In order to compensate from their financial losses, Tzvetkoff and Sciacca started taking out profits from Hugo Services and Trendsact to repay their clients from Intabill. They were on the right track until they stopped receiving payments from their payday loan company, leaving them confused and very angry.

After look deeper into the issue, they discovered that their business partners, Clark and Pope, had transferred all of Hugo Services and Trendsact's assets to an account that only they had access to, essentially making it impossible for them to payback their Intabill customers.

Tzvetkoff and Sciacca angrily rushed to Las Vegas to see if they could settle the issue, but it didn't take them long to realize that things were seriously wrong after they arrived. Security met them at the door of their office building and they were denied access to their own offices.

After they came back home, they immediately tried to take legal action against Clark and Pope, but their clients were losing their patience with them, as they weren't receiving any funds during this time. Full Tilt Poker and Pokerstars in particular started complaining and it wasn't long before Full Tilt Poker pressed charges against Intabill.

A forensic accountant was brought in to see if there was any misconduct on their side of the fence and it was discovered that Tzvetkoff had been slowly taking funds from Intabill's main account and transferring them to his own personal one in the form of loans to make it look less suspicious.

How This All Relates to Black Friday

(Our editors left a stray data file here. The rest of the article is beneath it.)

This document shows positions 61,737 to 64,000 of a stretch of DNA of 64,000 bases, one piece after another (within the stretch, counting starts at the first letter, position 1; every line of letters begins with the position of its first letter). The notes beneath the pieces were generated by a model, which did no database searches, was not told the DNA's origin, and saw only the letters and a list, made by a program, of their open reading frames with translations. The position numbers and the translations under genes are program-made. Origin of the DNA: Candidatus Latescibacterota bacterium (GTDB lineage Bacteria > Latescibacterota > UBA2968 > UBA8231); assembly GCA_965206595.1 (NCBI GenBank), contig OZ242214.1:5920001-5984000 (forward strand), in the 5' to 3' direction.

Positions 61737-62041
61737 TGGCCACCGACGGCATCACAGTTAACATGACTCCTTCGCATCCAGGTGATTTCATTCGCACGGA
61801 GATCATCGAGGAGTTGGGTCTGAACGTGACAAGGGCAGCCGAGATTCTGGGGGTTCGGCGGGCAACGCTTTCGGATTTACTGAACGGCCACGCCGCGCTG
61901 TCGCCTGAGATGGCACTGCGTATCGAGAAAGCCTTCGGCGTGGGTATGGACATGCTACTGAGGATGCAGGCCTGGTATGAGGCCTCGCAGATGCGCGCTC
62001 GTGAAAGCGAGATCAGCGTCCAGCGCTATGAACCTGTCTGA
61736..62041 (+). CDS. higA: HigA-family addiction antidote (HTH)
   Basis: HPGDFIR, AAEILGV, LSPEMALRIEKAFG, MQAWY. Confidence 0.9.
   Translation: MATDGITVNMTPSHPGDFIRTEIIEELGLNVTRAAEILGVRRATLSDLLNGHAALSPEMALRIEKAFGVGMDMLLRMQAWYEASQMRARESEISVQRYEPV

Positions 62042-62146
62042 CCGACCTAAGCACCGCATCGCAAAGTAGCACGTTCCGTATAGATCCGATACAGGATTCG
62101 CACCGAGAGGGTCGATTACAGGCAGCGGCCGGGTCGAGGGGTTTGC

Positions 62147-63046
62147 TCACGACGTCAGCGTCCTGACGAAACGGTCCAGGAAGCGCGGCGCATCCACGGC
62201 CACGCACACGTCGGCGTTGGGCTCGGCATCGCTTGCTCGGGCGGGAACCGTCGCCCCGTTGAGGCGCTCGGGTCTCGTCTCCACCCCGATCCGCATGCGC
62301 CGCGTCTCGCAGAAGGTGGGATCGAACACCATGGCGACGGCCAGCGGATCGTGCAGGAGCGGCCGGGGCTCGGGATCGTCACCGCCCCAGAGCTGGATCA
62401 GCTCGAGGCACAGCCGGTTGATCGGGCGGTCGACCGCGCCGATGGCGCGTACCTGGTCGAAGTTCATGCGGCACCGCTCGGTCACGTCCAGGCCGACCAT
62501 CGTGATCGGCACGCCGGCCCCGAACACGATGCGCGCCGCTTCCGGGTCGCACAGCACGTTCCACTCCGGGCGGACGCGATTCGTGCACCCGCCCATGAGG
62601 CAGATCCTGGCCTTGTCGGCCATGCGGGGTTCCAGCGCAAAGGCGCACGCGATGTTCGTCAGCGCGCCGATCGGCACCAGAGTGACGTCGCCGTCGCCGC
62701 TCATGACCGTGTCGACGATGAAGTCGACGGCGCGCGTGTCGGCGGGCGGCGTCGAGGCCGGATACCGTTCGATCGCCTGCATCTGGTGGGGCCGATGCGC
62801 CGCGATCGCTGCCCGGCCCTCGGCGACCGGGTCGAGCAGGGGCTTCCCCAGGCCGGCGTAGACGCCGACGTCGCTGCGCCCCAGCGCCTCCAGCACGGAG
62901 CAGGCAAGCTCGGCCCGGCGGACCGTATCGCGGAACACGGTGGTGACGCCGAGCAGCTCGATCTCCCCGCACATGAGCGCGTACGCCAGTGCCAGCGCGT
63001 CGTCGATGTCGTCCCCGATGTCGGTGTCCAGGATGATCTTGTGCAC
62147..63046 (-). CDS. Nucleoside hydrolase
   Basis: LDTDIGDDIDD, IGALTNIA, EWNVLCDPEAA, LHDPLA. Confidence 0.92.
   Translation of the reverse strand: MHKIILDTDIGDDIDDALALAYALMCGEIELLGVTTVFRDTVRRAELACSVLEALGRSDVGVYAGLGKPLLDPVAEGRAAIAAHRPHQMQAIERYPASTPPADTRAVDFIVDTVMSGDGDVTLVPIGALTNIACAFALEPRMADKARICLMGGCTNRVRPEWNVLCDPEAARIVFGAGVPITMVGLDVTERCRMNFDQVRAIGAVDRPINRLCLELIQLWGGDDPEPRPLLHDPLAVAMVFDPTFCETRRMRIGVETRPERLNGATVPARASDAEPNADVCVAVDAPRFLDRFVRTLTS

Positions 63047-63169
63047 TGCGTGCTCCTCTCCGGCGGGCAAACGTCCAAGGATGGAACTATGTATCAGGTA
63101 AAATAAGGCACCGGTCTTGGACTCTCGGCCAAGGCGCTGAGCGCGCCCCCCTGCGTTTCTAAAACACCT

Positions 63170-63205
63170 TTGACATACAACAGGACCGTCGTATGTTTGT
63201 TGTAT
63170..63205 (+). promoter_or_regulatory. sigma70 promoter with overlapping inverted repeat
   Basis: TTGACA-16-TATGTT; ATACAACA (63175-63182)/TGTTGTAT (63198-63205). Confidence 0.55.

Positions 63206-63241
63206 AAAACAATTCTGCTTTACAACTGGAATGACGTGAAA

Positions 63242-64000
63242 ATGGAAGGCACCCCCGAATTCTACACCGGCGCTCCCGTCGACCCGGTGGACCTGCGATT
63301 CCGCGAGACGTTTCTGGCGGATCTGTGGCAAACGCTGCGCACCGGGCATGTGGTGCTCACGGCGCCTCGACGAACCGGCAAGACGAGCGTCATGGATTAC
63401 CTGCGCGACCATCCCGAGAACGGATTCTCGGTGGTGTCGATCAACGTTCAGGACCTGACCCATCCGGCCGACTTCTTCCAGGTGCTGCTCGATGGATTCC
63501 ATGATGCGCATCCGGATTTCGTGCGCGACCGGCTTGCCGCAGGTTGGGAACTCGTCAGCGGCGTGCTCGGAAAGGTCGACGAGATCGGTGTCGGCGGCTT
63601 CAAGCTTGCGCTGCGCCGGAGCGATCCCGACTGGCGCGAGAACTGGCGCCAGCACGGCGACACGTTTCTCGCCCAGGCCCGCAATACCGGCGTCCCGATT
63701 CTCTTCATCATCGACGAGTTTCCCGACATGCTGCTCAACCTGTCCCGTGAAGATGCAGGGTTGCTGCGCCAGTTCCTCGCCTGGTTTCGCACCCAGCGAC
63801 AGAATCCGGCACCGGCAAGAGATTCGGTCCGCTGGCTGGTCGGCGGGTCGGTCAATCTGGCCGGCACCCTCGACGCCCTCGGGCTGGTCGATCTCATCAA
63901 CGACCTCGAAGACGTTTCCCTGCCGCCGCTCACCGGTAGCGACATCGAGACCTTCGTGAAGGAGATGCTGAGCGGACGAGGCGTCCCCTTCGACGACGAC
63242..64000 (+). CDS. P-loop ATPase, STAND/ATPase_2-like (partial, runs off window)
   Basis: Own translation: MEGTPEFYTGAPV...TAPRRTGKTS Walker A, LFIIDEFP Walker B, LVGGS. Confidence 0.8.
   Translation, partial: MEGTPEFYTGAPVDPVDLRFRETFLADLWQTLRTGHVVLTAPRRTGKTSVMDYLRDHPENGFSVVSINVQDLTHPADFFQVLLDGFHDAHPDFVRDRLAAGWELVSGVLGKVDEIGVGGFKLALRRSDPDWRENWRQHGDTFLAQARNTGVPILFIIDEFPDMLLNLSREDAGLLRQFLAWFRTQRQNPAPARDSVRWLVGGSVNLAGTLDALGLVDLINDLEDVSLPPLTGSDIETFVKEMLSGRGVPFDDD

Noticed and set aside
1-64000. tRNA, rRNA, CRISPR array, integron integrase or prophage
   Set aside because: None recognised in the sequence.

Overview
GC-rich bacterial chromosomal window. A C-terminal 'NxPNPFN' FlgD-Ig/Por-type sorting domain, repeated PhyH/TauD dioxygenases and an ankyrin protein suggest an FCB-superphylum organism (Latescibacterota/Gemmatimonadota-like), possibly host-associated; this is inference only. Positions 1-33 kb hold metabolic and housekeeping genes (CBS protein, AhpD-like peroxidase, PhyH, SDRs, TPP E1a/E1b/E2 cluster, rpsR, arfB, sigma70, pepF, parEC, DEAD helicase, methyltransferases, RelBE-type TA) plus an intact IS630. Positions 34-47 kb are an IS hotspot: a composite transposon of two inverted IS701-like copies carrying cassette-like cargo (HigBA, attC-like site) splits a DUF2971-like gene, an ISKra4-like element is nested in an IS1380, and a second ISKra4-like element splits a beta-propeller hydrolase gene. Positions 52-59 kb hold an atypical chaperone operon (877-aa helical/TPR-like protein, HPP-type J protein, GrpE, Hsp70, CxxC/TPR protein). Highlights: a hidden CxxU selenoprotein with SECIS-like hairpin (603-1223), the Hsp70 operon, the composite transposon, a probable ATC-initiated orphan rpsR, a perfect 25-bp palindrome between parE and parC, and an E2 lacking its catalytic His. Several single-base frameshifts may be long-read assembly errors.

After being on the run for several months, Tzvetkoff was found in Las Vegas and was arrested by the FBI for leading a $540 million dollar racket for over two years and for owing over $140 million dollars to creditors and in back taxes. To avoid a sentence of seventy-six years in prison, Tzvetkoff struck a deal with the FBI and became their informant, ultimately leaking information to them that would lead to the unfortunate events of Black Friday.

Tzvetkoff, his fiancé, and their two young children were placed in witness protection in New York's Harlem while awaiting trial. Thanks to Tzvetkoff's assistance, many of his former friends and clients in the industry were now facing either heavy fines or short jail terms.

Among these men was his ex-partner, Curtis Pope, who had burned him several years prior. Pope was sentenced to serve twenty-one months in prison after pleading guilty to crimes involving money-laundering and illegal gambling.

On April 15th, 2011, the Department of Justice raided all of the world's biggest online poker sites, including the three that had been clients to Intabill. Seventy-five bank accounts across fourteen different countries were frozen and billions of winnings and personal fortunes ultimately disappeared.

Police were thankful for Tzvetkoff's help, but they were still confused about all the money he had stolen, as it wasn't all accounted for. Investigator Leighton on the case said, "Rumours persist that Daniel Tzvektoff may have managed to hide away some of the money he earned as neither the Intabill liquidator, nor the Department of Justice have found any evidence of the alleged missing millions."